Year of Publication: 1997.

23. Record Number: 1205
Author(s): Suranyi, Anna.
Contributor(s):
Title : A Fifteenth-Century Woman's Pathway to Fame: The "Querelle de la Rose" and the Literary Career of Christine de Pizan
Source: Fifteenth Century Studies , 23., ( 1997):  Pages 204 - 221.
Year of Publication: 1997.

24. Record Number: 3640
Author(s): Richards, Earl Jeffrey.
Contributor(s):
Title : Rejecting Essentialism and Gendered Writing: The Case of Christine de Pizan [Christine de Pizan challenges the misogyny inherent in medieval literary culture].
Source: Gender and Text in the Later Middle Ages.   Edited by Jane Chance .   University Press of Florida, 1996. Fifteenth Century Studies , 23., ( 1997):  Pages 96 - 131.
Year of Publication: 1996.

25. Record Number: 1366
Author(s): Pasteur, Claude.
Contributor(s):
Title : Jean d'Aulon, écuyer de Jeanne d'Arc, ne pourra la sauver [article does not include footnotes or bibliography of sources consulted].
Source: Historia , 579., (mars 1995):  Pages 80 - 81.
Year of Publication: 1995.

26. Record Number: 440
Author(s): Solterer, Helen.
Contributor(s):
Title : Flaming Words: Verbal Violence and Gender in Premodern Paris [Christine de Pizan's invectives].
Source: Romanic Review , 86., 2 (March 1995):  Pages 355 - 378. Special issue: The Production of Knowledge: Institutionalizing Sex, Gender, and Sexualiity in Medieval Discourse. Ed. by Kathryn Gravdal.
Year of Publication: 1995.

27. Record Number: 2448
Author(s):
Contributor(s):
Title : Reflections on St. Luke's Hand: Icons and the Nature of Aura in the Burgundian Low Countries During the Fifteenth Century [argues that the fifteen copies of Cambrai's "Virgin and Child" icon were commissioned as part of a fund raising effort for the liberation of Constantinople from the Ottomans].
Source: The Sacred Image East and West.   Edited by Robert Ousterhout and Leslie Brubaker .   Illinois Byzantine Studies IV. University of Illinois Press, 1995. Romanic Review , 86., 2 (March 1995):  Pages 132 - 146.
Year of Publication: 1995.

28. Record Number: 238
Author(s): Harf-Lancner, Laurence.
Contributor(s):
Title : Serpente et le sanglier. Les manuscrits enluminés des deux romans français de "Mélusine"
Source: Moyen Age , 101., 1 ( 1995):  Pages 65 - 87.
Year of Publication: 1995.

29. Record Number: 374
Author(s): Arden, Heather.
Contributor(s):
Title : Women as Readers, Women as Text in the "Roman de la Rose"
Source: Women, the Book and the Worldly: Selected Proceedings of the St. Hilda's Conference, 1993. Volume 2. [Volume 1: Women, the Book, and the Godly].   Edited by Lesley Smith and Jane H. M. Taylor .   D.S.Brewer, 1995. Moyen Age , 101., 1 ( 1995):  Pages 111 - 117.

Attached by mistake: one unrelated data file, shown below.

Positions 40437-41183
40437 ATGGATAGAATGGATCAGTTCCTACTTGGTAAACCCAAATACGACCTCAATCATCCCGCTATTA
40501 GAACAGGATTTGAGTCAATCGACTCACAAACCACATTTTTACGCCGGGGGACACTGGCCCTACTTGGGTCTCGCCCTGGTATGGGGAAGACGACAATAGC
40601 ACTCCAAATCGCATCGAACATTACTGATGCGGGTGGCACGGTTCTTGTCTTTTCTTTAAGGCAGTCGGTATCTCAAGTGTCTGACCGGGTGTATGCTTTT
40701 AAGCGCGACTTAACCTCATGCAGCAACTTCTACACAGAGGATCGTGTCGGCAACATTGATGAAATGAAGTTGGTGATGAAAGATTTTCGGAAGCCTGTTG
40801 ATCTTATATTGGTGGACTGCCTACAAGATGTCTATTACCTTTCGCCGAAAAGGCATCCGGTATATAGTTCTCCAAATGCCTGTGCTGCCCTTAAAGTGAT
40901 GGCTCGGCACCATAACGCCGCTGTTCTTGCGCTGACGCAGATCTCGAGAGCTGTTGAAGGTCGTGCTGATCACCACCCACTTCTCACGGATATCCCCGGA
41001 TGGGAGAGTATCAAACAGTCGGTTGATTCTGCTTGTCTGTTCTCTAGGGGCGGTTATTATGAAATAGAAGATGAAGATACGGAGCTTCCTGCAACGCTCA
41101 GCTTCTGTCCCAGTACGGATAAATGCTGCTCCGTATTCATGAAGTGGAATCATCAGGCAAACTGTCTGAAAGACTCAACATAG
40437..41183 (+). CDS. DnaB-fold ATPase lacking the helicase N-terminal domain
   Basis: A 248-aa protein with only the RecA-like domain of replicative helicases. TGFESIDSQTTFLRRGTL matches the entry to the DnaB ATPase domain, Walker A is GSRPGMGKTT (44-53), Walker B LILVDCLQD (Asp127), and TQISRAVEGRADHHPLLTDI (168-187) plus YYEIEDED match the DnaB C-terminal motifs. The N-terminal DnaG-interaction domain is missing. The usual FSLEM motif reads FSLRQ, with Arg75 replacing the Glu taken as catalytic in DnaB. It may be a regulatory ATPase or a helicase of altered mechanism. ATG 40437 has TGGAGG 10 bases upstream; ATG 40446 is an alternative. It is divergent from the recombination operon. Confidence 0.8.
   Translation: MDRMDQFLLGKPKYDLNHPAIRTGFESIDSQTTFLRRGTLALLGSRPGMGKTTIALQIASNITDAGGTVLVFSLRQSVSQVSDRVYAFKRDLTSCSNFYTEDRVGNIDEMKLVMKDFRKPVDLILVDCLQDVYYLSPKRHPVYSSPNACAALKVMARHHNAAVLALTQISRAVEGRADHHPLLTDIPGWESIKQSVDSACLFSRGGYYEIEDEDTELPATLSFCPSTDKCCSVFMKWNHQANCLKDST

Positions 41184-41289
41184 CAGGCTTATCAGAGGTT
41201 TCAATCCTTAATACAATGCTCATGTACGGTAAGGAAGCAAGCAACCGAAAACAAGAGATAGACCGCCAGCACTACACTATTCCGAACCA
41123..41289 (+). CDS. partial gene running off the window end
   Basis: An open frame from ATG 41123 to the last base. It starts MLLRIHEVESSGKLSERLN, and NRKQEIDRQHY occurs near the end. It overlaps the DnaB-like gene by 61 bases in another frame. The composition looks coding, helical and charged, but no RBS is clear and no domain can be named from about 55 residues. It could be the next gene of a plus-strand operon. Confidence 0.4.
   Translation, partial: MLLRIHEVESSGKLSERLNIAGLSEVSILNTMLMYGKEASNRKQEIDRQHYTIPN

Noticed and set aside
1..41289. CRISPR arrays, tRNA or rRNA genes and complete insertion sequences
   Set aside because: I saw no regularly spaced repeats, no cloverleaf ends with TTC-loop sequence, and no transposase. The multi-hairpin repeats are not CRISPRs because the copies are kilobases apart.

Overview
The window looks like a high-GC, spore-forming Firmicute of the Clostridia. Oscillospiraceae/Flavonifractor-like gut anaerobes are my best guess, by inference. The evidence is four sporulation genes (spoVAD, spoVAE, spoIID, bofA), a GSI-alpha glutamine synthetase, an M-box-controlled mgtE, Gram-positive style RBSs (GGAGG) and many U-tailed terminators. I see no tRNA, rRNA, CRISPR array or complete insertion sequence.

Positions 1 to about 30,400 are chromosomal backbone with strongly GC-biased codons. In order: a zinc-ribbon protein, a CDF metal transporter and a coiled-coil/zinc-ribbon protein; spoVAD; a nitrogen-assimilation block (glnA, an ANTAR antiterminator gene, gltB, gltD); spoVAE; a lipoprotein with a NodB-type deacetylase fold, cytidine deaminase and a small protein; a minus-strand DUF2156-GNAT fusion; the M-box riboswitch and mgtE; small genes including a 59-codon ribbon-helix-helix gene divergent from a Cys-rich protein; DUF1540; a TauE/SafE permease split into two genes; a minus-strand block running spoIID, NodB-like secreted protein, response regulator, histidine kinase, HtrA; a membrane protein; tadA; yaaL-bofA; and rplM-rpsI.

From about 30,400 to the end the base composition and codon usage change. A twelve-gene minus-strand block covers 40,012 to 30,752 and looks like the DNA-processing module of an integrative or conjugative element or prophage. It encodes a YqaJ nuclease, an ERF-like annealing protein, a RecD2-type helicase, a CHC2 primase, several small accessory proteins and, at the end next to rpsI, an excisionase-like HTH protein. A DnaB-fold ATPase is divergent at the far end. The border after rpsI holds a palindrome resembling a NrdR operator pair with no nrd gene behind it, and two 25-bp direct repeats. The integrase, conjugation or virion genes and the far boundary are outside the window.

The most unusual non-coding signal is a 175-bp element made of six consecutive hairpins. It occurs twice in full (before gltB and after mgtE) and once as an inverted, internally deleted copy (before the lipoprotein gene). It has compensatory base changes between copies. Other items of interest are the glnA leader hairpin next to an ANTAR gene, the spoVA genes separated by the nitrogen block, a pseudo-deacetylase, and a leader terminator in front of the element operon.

Year of Publication: 1995.

30. Record Number: 1771
Author(s): Brook, Leslie C.
Contributor(s):
Title : Jalousie and Jealousy in Jean de Meun's "Rose"
Source: Romance Quarterly , 41., 2 (Spring 1994):  Pages 59 - 70.
Year of Publication: 1994.

31. Record Number: 8482
Author(s): Kay, Sarah.
Contributor(s):
Title : Women's Body of Knowledge: Epistemology and Misogyny in the "Romance of the Rose" [The author situates Jean de Meun's epistemology and misogyny within the intellectual currents and direct literary sources of the "Roman de la Rose," including Boethius, Alan de Lille, and the neo-Aristotelians. Title note supplied by Feminae.].
Source: Framing Medieval Bodies.   Edited by Sarah Kay and Miri Rubin .   Manchester University Press, 1994. Romance Quarterly , 41., 2 (Spring 1994):  Pages 211 - 235.
Year of Publication: 1994.

32. Record Number: 1764
Author(s): Brownlee, Kevin.
Contributor(s):
Title : Mélusine's Hybrid Body and the Poetics of Metamorphosis [discussion of multiple aspects including the monstrous, the erotic, the courtly, the maternal, and the political].
Source: Yale French Studies (Full Text via JSTOR) 86 (1994): 18-38. Corps Mystique, Corps Sacré: Textual Transfigurations of the Body from the Middle Ages to the Seventeenth Century.Link Info
Year of Publication: 1994.

33. Record Number: 9547
Author(s): Lewis, Suzanne.
Contributor(s):
Title : Images of Opening, Penetration, and Closure in the "Roman de la Rose" [Illuminations in the "Roman de la Rose" frequently interpret the text. Many of the images, particularly that of Narcissus, deal with self-love and romantic illusions. When the lover's plucking of the Rose is illustrated, the artists frequently depict the rape of an entirely passive woman. Title note supplied by Feminae.].
Source: Word and Image , 8., 3 (July-September 1992):  Pages 215 - 242.
Year of Publication: 1992.

34. Record Number: 10368
Author(s): Fenster, Thelma.
Contributor(s):
Title : Did Christine Have a Sense of Humor? The Evidence of the "Epistre au dieu d’Amours" [One of the resources of feminine speech that Christine uses in her works is humor, which can be an instrument of moral critique. Christine uses the rhetorical strategies of humor, irony, and satire in her poetry to rebuke the misogyny of male authors, most powerfully in her attack of Jean de Meun’s “Roman de la Rose.” Title note supplied by Feminae.].
Source: Reinterpreting Christine de Pizan.   Edited by Earl Jeffrey Richards, Joan Williamson, Nadia Margolis, and Christine Reno .   University of Georgia Press, 1992. Word and Image , 8., 3 (July-September 1992):  Pages 23 - 36.